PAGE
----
Romanovich - Slavatinsky The system of Russian state law in its historical and dogmatic development in comparison with the state law of Western Europe , succession to the throne, coronation, property law of emperors, etc. Alexander Vasilievich Romanovich-Slavatinsky (1832-1910) - lawyer, professor at the University of St. Vladimir in Kiev. In 1871-1872 He published a lecture course A Handbook for the Study of Russian State Law by the Historical and Dogmatic Method, which was not completed: in two issues only basic laws and the organization of state institutions and ministries are presented. In 1886 a revision of this course appeared on a broader plan, presented here. This time, the publication ceased with the release of the first part, which sanctifies the birth and development of the main state laws related to the supreme power (royal and imperial): succession, inheritance systems, history of the title and coat of arms, oath of citizenship, foundation of privileges, family and property relations, etc. Scuffs, tears and cracks in the spine, underlining with a pencil in the text.
Gevirts Y. G. Classic work with 154 drawings in the text by the Russian and Soviet architect Yakov Germanovich Gevirts(1879-1942). He graduated from the Academy of Arts. Gevirts designed the House of Ablution and Burial Service for the Deceased and the Service Building in the Jewish cemetery, the building of the M.A. Ginsburg Jewish Almshouse, a number of rent houses, and the synagogue in Kharkov. He was the Secretary of the Architects and Painters Society. Under Soviet rule, he was a professor and dean of the Architecture Faculty of the Academy of Arts.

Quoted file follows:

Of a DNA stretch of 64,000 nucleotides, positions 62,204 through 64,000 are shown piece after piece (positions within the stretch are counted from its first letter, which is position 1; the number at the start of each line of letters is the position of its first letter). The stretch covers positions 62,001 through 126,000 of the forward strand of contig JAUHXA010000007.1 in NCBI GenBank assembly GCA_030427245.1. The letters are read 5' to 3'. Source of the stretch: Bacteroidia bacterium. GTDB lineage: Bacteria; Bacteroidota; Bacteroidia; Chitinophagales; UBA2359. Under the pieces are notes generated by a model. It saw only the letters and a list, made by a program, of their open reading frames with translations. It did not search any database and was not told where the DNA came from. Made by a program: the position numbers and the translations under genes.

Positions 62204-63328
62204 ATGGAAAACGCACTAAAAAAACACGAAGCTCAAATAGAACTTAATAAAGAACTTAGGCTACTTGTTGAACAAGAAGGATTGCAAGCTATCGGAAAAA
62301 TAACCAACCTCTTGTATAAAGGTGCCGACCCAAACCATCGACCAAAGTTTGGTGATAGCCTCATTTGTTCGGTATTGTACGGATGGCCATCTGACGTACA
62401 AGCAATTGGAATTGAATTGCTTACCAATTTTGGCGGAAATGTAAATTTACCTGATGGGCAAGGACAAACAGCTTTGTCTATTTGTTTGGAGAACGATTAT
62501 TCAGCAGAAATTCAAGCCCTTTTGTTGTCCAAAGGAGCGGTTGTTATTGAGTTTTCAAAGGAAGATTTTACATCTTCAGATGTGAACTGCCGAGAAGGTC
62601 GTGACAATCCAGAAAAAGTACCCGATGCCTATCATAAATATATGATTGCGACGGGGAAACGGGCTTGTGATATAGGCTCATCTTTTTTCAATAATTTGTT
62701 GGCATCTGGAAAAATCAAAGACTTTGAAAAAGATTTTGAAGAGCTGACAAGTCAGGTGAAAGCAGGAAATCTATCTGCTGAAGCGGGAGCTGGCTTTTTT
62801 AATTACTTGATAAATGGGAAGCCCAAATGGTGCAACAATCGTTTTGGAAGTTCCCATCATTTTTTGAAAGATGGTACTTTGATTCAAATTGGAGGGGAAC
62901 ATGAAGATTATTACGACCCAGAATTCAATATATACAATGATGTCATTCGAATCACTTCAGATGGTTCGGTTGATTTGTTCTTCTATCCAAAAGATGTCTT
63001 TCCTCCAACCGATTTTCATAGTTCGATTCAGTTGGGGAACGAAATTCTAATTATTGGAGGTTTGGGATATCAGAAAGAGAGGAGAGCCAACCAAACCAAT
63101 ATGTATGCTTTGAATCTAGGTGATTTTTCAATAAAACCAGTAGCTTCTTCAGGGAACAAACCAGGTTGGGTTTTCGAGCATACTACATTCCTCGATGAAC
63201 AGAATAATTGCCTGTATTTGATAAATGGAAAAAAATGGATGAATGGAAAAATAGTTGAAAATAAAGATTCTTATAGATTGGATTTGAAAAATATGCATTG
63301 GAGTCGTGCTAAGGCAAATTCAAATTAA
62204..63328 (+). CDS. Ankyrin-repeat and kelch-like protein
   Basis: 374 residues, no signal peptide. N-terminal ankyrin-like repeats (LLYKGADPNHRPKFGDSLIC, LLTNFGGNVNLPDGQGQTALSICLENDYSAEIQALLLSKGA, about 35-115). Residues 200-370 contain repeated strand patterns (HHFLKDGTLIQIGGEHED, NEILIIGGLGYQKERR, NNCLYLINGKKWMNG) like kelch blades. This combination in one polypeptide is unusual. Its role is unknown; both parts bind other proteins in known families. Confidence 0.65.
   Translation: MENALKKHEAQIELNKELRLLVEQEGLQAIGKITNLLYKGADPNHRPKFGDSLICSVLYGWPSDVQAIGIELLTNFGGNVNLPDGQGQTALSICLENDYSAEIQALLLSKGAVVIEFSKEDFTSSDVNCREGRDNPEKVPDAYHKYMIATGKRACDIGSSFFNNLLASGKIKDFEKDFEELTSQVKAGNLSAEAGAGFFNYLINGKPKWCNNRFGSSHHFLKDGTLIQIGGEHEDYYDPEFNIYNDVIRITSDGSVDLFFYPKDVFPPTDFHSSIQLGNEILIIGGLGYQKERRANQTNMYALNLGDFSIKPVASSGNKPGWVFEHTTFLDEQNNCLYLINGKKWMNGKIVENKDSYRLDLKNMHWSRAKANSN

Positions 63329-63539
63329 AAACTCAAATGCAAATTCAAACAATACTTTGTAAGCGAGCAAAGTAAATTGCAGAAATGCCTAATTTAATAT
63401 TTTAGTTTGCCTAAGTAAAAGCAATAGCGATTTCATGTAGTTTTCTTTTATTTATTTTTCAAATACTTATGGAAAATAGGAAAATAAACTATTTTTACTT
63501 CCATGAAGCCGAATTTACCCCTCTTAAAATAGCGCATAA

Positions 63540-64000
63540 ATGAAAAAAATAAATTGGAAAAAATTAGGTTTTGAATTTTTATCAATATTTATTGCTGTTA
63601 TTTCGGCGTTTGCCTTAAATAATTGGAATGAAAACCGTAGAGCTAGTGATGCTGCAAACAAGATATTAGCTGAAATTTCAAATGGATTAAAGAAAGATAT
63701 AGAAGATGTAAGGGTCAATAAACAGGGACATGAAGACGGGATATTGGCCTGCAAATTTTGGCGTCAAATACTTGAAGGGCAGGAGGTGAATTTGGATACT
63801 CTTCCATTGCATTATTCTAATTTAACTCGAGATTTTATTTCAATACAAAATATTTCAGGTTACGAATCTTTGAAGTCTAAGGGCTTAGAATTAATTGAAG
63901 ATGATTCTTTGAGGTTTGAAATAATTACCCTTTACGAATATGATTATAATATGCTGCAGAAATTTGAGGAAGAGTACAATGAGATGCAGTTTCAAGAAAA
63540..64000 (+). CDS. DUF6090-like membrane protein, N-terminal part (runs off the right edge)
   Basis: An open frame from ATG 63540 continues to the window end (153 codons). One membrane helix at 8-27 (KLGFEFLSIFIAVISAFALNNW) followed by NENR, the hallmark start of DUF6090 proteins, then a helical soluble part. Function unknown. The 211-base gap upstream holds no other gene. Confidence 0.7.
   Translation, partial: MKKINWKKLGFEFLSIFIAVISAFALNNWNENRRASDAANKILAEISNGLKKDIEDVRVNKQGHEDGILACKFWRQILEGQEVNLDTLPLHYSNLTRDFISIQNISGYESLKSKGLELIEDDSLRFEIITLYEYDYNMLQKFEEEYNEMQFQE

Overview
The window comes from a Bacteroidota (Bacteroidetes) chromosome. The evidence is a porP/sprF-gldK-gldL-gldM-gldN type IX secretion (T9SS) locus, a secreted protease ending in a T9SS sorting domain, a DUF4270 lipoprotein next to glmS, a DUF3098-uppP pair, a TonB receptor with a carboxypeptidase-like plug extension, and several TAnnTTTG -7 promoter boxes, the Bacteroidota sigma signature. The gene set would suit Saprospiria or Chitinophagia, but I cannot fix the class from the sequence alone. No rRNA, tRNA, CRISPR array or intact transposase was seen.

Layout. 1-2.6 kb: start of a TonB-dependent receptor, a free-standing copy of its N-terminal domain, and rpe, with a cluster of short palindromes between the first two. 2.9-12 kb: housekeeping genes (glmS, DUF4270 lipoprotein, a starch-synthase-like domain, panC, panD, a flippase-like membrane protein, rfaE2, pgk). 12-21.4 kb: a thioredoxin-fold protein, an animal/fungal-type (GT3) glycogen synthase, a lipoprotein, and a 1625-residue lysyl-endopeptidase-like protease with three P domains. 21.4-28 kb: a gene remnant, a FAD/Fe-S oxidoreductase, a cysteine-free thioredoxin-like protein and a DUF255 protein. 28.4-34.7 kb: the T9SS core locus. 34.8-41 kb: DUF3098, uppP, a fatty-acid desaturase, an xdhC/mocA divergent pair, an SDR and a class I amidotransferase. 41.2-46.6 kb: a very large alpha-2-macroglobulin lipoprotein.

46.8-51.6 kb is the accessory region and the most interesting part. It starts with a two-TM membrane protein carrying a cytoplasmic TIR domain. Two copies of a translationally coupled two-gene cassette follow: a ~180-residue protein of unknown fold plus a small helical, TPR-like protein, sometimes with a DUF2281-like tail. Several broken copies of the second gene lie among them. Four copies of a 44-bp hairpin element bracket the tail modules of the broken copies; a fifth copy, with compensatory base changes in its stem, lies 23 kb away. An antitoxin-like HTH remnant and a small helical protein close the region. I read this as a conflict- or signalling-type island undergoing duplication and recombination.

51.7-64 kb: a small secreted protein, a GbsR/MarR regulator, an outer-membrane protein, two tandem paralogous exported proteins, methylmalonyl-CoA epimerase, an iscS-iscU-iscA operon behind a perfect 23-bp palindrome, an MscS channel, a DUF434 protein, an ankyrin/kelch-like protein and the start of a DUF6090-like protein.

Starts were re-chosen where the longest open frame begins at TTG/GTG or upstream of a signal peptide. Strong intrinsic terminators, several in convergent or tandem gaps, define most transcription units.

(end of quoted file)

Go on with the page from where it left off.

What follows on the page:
Gusarova, Alla Lovely illustrated edition on Mir Iskusstva , which was a society, exhibiting organization and a magazine, founded in St Petersburg in 1898. It brought together artists chiefly, but also poets and musicians; prominent members were Benois, Diaghilev and Bakst. They were in revolt against the 'provincial nationalism' of the Wanderers and in contrast declared for 'art for Art's sake' and close ties with Western European ideas.
Perviy tsikl leksii chitannykh na kratkosrochnykh kursah dlya uchiteley risovaniya/ First cycle of lectures given for short courses for teachers of drawing.Nikolai Punin and Kazimir Malevich Nikolai Punin (1888-1953) was one of the most articulate Soviet art critics who strongly advocated Constructivism. After the Bolshevik Revolution of 1917, Punin edited such important publications as Iskusstvo Kommuny and Izobrazitel'noe iskusstvo. Writing for major Russian periodicals, Punin also joined the Petrograd Visual Arts Department (IZO) of the People's Commissariat of Enlightenment (Narkompros) in 1917. In this series of lectures, delivered in 1919, he condemned the "decadent" art of the past. From the mid-1920s, Punin had an affair with the famous Russian poet Anna Akhmatova. He was repeatedly investigated and arrested by the Soviet secret police; finally after World War II, in 1949, he was arrested and sent to Siberia, where he died at Vorkuta in 1953. The front and back cover of the book feature Suprematist designs by the Russian avant-garde artist Kazimir Malevich; they exemplify his experiments in non-objective art.